The last fluent speaker of Kaurna language died in the 1900s, but now there's more than 100 people, including non-Indigenous Australians, in the process of learning it.
Teacher Jack Buckskin and linguist Dr Robert Amery reintroduced Kaurna to the locals, and many are picking it up quite well.
Twenty years ago, not one person spoke the native Kaurna language of the Adelaide Plains, with the last known fluent speaker dying in the late 1900s.
But Jack Buckskin, 25, teaches people his native language at the Living Kaurna Cultural Centre where a group is gaining TAFE qualifications in the once-extinct language.
THE first school in Australia to teach in an Indigenous language was set up by German missionaries in Adelaide in 1838 with the support of the governor, George Gawler. More schools teaching in the local Kaurna language opened in and around Adelaide during the 1840s, but this innovative education program was short-lived. Gawler’s successor, George Grey, who was much less sympathetic to the missionaries’ approach, closed some of the schools and directed the others to teach in English instead. Since those early experiments, First Australians’ right to educate their children in their own languages has depended on the political mood and the goodwill of those in power, rather than on recognition in law, as is the case in New Zealand.A new federal parliamentary report, Our Land, Our Languages, proposes a major shift in the way the nation understands and recognises Indigenous languages. “I say to all Australians, take pride in the Indigenous languages of our nation,” said Labor MP Shayne Neumann, who chaired the Aboriginal and Torres Strait Islander affairs committee’s inquiry, when he released its report last week. “Indigenous languages bring with them rich cultural heritage, knowledge and a spiritual connection to the land.” The committee’s recommendations signal an encouraging shift in attitudes, but history and contemporary politics suggest that transforming them into statutory recognition and policy action will be a challenge.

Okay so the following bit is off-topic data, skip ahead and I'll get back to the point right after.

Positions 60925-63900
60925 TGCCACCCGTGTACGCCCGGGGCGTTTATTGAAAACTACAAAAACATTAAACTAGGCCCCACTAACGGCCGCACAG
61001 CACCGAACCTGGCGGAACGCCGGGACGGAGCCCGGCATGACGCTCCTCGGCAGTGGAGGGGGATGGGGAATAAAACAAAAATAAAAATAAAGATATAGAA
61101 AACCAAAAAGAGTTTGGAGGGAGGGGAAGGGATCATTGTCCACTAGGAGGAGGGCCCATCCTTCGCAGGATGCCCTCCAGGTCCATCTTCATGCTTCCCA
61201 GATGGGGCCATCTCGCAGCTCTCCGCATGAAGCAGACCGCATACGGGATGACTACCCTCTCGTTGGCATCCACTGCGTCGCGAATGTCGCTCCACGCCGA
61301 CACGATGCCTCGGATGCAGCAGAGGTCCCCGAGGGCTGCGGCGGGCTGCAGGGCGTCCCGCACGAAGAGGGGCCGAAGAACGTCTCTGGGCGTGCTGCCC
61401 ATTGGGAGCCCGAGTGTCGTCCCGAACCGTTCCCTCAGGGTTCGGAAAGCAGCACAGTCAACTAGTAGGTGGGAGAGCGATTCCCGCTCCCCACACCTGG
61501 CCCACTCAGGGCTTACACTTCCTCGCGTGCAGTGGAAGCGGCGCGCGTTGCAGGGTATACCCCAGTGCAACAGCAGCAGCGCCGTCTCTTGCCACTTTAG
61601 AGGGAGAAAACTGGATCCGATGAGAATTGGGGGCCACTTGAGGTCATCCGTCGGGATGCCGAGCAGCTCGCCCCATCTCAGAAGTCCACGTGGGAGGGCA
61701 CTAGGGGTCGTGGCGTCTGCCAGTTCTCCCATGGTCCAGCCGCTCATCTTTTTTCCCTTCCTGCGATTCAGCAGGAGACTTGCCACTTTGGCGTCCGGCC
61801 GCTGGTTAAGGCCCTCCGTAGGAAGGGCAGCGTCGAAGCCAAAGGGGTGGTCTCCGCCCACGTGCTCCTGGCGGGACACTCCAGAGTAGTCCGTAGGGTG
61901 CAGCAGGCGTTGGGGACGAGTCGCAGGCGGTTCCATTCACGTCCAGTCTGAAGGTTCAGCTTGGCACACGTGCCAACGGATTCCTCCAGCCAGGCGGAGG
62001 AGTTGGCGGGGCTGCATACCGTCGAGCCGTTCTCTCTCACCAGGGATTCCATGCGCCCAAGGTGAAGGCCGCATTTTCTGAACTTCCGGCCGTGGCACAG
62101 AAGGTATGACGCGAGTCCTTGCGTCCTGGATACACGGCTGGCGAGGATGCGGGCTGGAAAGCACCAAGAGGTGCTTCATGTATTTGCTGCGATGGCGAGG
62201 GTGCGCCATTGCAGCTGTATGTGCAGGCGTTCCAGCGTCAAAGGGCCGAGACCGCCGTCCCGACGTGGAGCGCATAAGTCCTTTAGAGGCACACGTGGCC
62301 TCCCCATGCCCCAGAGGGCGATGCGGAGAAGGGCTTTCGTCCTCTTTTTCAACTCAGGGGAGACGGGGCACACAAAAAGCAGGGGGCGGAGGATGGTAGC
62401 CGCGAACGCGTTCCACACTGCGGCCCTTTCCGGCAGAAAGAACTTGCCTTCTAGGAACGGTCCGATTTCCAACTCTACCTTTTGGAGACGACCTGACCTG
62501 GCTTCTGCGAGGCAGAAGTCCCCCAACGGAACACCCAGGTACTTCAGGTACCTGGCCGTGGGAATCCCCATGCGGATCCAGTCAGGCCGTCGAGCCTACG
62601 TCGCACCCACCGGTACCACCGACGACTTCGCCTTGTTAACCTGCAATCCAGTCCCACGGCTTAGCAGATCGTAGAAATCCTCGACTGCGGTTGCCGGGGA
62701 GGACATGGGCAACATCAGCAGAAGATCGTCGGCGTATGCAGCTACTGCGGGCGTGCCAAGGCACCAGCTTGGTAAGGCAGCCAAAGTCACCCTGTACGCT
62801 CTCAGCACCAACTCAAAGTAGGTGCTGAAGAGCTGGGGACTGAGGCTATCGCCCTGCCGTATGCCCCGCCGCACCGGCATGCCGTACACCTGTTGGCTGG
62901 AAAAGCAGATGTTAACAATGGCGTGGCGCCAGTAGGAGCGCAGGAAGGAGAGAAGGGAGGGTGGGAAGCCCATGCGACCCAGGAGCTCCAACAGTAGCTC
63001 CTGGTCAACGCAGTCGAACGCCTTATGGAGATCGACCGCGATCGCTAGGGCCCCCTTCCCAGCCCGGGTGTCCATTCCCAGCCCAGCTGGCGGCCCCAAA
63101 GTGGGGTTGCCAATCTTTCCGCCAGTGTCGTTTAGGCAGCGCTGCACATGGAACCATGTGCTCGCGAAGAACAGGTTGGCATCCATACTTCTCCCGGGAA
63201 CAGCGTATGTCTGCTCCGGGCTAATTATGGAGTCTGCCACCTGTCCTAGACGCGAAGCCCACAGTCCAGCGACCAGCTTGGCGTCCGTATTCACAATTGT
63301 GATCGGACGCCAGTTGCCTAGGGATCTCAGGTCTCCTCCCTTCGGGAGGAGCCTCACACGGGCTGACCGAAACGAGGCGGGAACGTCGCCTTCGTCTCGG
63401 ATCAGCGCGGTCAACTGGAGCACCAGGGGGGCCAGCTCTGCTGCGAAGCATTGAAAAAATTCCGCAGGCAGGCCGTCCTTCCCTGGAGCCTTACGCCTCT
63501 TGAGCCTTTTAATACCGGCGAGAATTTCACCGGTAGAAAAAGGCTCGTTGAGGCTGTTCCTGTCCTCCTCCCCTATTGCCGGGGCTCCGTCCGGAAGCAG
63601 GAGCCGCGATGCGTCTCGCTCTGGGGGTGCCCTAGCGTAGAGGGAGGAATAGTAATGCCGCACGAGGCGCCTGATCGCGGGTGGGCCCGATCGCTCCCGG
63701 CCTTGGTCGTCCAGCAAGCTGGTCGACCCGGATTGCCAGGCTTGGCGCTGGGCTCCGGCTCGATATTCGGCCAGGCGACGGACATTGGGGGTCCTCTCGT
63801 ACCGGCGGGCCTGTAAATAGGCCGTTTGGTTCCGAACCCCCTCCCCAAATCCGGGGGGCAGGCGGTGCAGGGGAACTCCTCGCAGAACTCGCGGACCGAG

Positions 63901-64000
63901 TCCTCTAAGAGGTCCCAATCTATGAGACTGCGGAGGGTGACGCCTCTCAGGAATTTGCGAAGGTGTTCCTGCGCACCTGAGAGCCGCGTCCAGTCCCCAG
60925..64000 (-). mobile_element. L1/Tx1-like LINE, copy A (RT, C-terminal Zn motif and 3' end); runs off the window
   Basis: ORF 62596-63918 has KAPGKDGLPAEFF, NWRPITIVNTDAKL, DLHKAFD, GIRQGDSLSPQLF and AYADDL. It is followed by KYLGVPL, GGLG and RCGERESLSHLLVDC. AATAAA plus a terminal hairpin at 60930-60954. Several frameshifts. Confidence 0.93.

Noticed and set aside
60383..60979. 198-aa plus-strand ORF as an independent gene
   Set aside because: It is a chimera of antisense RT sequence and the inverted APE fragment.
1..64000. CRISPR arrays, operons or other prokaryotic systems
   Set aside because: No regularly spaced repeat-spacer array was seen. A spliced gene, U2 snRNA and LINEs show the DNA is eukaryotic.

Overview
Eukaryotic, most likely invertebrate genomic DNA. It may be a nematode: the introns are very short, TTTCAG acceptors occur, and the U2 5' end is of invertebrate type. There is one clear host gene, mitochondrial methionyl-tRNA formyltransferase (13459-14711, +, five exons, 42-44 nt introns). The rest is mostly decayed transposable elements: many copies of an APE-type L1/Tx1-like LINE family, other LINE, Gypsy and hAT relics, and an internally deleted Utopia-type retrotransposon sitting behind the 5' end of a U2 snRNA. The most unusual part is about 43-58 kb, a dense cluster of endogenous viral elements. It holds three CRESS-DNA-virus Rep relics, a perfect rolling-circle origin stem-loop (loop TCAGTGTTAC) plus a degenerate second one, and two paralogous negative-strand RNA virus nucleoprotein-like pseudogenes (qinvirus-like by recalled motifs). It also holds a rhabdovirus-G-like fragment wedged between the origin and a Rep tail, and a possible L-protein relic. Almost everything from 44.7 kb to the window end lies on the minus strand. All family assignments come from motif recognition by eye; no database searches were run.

By ABC Open Producer Wiriya Sati
Where do the names for animals and things come from?
A group of indigenous language researchers from the University of Melbourne is calling on the Federal Government to implement a proposal to introduce bilingual teaching programs in some schools.
The proposal was one of 30 recommendations made last week by a Federal Parliamentary inquiry into language learning in indigenous communities. Professor Gillian Wigglesworth, the Director of the University's Indigenous Language Research Unit, said bilingual education was vital to the development of young children in communities where languages other than English were spoken at home. "Without a bilingual program, children are being taught in a language they are not familiar with. This means they often don't understand what is going on, and then don't engage," she said.
By Michael Gordon, National Affairs Editor, The Age
THE Gillard government has embraced a new strategy to recognise the ''unique and special place'' of indigenous Australians after conceding that a referendum proposing constitutional change could fail if it is put at or before next year's election. It now plans to legislate an ''act of recognition'' before Parliament rises this year in the hope that it will build momentum for constitutional recognition of indigenous language and culture in the next two years.